No controversy here...CBS's actions speak louder than words
It was OK for Janet Jackson to sing during her Super Bowl halftime show on CBS, "I'm so hot, I'm gonna take off all my clothes," and then have Justin Timberlake rip off part of her costume, exposing her bare breast. It was OK for a beer commercial to feature a Chimpanzee making crude sexual overtures to an attractive (human) female, and for a voice-over in another commercial to ask rhetorically if you'll be able to perform sexually when the moment is right--but not to show a tongue-in-cheek ad reminding you that meat consumption increases the probability that you won't.
It was OK for an insurance company to facetiously offer a "trunk monkey" with every policy--that is, a chimpanzee which, if you get into a verbal altercation with another motorist, can be released to clobber your adversary with a tire iron. It was OK for a credit-card commercial to depict Homer Simpson sloshing suds immediately before driving home to spend time with his family. It was OK to run an advocacy ad from Philip Morris, and other advocacy ads from anti-smoking groups--including one highly critical of advocacy ads from Philip Morris. But an ad suggesting that future generations will be left to pay off the Bush administration's record deficits? Sorry, that's over the top.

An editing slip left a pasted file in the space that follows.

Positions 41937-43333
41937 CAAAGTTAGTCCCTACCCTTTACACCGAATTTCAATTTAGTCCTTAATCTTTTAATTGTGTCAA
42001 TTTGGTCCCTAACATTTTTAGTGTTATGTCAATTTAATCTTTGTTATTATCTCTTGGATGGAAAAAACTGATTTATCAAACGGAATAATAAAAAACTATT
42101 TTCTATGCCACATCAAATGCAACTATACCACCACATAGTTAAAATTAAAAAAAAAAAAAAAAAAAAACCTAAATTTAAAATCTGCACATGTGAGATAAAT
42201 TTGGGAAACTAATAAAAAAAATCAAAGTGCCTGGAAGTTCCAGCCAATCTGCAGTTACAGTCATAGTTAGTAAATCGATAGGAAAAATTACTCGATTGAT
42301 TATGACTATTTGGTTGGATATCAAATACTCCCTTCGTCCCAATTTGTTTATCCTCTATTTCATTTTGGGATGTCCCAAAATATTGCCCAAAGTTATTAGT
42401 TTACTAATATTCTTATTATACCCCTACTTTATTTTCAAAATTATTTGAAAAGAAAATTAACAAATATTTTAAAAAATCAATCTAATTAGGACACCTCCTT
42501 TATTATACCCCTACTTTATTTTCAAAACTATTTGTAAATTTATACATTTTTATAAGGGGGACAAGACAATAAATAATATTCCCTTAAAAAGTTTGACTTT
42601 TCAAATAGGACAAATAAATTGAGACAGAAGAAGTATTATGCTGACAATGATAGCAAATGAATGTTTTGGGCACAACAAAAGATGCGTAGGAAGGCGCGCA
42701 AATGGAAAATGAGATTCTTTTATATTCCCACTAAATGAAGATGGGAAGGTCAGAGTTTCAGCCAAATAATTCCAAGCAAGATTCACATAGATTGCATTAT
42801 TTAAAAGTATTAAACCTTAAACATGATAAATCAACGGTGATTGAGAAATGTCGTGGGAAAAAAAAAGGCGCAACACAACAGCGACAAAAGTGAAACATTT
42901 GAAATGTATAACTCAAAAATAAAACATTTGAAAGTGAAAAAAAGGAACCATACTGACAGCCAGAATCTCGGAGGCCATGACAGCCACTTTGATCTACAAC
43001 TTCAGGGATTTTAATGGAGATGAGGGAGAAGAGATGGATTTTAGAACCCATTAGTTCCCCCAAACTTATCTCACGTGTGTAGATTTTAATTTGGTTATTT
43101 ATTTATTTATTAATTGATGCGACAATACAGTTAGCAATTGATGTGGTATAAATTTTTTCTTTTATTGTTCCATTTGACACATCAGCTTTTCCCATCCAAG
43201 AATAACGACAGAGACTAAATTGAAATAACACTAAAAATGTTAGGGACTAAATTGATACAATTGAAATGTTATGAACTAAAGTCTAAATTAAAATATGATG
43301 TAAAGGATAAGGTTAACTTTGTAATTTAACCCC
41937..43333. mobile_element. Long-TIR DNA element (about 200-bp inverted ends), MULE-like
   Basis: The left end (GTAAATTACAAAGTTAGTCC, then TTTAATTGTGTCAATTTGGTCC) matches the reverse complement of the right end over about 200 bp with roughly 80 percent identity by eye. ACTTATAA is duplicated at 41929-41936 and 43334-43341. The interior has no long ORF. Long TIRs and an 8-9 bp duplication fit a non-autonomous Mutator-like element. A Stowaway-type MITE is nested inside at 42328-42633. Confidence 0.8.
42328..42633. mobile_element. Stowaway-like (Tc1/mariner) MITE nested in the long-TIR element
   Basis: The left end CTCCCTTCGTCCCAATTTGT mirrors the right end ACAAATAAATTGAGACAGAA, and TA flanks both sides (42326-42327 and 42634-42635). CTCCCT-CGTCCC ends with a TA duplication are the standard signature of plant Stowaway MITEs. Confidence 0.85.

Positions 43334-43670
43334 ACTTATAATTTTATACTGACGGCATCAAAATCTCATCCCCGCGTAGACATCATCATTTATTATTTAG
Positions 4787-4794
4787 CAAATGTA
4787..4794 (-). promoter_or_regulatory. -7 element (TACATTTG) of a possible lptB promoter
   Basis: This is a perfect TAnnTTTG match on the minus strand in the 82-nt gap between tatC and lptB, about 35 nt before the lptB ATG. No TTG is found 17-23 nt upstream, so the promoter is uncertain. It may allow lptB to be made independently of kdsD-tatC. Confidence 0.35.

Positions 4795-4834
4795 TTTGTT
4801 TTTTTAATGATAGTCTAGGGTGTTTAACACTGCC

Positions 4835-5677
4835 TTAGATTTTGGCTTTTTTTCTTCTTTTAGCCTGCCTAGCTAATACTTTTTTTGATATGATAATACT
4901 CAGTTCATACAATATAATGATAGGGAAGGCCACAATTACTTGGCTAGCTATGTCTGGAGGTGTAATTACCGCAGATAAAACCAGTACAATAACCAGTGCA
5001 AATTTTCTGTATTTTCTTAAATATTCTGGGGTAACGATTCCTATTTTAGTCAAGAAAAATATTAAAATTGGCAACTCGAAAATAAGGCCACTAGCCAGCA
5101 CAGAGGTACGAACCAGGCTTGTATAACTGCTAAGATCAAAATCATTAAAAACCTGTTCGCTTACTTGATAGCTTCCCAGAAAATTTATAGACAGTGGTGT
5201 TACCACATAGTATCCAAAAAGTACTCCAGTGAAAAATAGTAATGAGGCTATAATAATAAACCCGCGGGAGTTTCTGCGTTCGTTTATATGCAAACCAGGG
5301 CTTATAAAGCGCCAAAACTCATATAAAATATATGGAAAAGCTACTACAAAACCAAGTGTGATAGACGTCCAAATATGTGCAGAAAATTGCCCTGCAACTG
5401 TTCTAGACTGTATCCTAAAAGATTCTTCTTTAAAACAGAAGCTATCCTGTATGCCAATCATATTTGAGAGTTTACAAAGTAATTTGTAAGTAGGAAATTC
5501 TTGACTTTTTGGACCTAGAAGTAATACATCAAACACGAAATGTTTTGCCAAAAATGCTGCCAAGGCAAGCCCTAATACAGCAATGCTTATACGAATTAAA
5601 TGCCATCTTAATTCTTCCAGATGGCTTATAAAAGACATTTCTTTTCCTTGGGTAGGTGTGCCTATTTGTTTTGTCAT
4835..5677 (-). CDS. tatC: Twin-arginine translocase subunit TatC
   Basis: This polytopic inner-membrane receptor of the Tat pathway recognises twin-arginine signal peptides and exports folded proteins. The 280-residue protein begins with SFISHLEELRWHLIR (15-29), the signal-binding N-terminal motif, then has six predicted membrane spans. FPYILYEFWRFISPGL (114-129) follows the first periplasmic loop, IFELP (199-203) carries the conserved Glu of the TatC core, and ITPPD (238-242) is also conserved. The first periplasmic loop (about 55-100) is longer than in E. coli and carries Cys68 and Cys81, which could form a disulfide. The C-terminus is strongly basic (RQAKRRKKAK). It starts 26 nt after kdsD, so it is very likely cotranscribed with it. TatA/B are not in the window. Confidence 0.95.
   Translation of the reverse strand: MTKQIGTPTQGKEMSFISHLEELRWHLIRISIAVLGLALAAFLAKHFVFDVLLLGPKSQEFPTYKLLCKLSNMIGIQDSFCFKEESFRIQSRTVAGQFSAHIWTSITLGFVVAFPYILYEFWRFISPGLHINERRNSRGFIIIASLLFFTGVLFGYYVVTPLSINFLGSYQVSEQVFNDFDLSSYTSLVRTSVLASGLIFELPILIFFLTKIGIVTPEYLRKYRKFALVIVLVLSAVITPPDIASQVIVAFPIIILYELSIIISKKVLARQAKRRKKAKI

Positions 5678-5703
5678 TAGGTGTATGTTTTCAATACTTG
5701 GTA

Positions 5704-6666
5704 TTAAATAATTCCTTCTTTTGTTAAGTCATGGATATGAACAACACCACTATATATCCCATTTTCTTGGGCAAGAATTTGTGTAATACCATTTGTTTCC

In rejecting ads from MoveOn.org and PETA, CBS had cited a "50-year-old policy" of not accepting advocacy ads that deal with controversial subjects; but they demonstrated their tolerance for controversy by airing nudity in prime time; ads that made light of bestiality, drinking & driving, and road rage; and both a Philip Morris ad and an "anti-Philip Morris ad" ad. It's apparent that the only "controversy" CBS finds unacceptable is telling the truth about the Bush League.